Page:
One of the fastest growing industries in this country is cosmetic surgery. With cosmetic surgery doctors cut open, cut out, sew up, inject and plant stuff to make us look younger. Some people who get cosmetic surgery say they look younger and feel happier.

What blows my mind is that the average age of people getting cosmetic surgery these days is something like thirty-five. Apparently, folks now see cosmetic surgery as a preemptive strike against aging. Like, if you start ironing the wrinkles now, maybe you won’t have to when you’re older.
We are on the verge of a major change in this country. All of those baby boomers — that huge population that was born right after the end of the Second World War — are somewhere in their mid-fifties. I’m one of them. There are so many of us, the ratio of old to young is going to drastically change in this country. This is partly why Social Security has been such a hot topic of discussion over the last few years.

President Bush talks a lot about the fate of the Social Security program, but he’s too young at heart to worry about that. Actually, I think Bush is one of those rare people who had cosmetic surgery to make himself look older — he’s really just nineteen. I know because I can see it in his eyes whenever he speaks. His eyes say to me, “Wow, I’m only nineteen and they’re letting me be president of the United States. How much better can it get than that?”
So anyway, we have this huge generation about to hit the geriatric line.

We’re already seeing more commercials on TV geared toward a younger audience: they’re pushing Viagra, adult diapers, Geritol, you name it.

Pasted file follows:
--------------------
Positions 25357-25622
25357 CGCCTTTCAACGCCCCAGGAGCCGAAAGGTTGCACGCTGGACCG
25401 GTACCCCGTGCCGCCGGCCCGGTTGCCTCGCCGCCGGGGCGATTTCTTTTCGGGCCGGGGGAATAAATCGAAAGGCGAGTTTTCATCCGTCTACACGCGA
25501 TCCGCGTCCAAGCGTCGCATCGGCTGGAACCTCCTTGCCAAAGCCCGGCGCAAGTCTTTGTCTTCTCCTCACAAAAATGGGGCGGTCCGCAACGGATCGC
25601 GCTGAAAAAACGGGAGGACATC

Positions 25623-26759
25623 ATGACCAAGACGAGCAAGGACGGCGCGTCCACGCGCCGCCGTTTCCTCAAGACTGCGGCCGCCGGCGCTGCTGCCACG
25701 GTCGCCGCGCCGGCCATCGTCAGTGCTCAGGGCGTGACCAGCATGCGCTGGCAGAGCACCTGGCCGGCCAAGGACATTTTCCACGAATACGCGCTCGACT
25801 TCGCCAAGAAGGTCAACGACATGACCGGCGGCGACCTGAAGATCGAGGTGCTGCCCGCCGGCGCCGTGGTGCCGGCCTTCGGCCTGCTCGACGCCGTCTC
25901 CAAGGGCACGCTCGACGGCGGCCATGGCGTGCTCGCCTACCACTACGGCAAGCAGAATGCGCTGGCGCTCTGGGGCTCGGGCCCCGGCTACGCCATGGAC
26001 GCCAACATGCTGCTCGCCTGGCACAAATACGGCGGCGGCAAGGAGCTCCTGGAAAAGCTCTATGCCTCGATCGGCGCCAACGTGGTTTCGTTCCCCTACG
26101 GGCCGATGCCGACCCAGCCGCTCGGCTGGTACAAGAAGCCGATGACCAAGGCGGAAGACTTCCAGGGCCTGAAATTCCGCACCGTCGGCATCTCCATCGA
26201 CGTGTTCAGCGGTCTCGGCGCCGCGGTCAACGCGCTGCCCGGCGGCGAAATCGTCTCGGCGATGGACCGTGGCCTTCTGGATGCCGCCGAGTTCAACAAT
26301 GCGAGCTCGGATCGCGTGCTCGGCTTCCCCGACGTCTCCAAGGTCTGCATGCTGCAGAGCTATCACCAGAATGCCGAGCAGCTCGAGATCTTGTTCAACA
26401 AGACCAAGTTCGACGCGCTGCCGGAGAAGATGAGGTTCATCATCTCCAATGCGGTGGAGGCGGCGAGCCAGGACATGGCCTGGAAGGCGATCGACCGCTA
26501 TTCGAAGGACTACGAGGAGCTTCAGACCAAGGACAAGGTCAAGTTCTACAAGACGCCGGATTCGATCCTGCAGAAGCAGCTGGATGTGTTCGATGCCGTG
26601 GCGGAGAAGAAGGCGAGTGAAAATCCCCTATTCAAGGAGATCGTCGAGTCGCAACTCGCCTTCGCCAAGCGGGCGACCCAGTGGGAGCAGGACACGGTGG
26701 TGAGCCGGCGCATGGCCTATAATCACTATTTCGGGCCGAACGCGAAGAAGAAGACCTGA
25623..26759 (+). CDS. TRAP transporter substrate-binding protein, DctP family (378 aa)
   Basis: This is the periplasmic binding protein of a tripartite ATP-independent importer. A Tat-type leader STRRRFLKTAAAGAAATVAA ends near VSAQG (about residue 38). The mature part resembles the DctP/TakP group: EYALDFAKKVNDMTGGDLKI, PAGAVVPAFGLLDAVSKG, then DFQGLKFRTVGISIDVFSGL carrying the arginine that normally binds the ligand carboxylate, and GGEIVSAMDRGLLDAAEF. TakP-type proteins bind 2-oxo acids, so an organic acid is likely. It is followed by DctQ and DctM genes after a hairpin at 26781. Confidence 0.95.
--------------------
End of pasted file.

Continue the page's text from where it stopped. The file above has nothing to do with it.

On the flip side of all this marketing and attention paid to a growing segment of the population is how little respect the elderly get. I’m hoping that when Aretha Franklin hits seventy or so she’ll cut an updated version of “Respect.” Because that’s about when we are all going to need it. When I was a kid, we actually gave our seats on the bus or subway to older folks. Nowadays, you see an older person slowly trying to get in that seat but there’s always a young punk who won’t give it up.

There are some good signs, though. New York State has the STAR program, which reduces property tax rates for those over sixty-five. Folks like my mother have paid their dues; let their homes stay affordable. In states that don’t have a property tax discount for senior citizens, too many of them are being forced to leave their homes because the property tax overwhelms their fixed retirement incomes.

Hopefully as the population continues to age, we’ll come up with new and better ways to take care of the aging and maybe even learn to honor and respect them.

In the end, my kid is actually right: I may be older, but I am wiser, part of which means that I can appreciate life a lot more. When I was young, I was moving so fast, I barely saw the scenery. Now, I pay attention.

So I guess getting older is just fine with me, with the small exception that I just wish it didn’t ache so darn much in the morning. But hey, that’s the way it goes.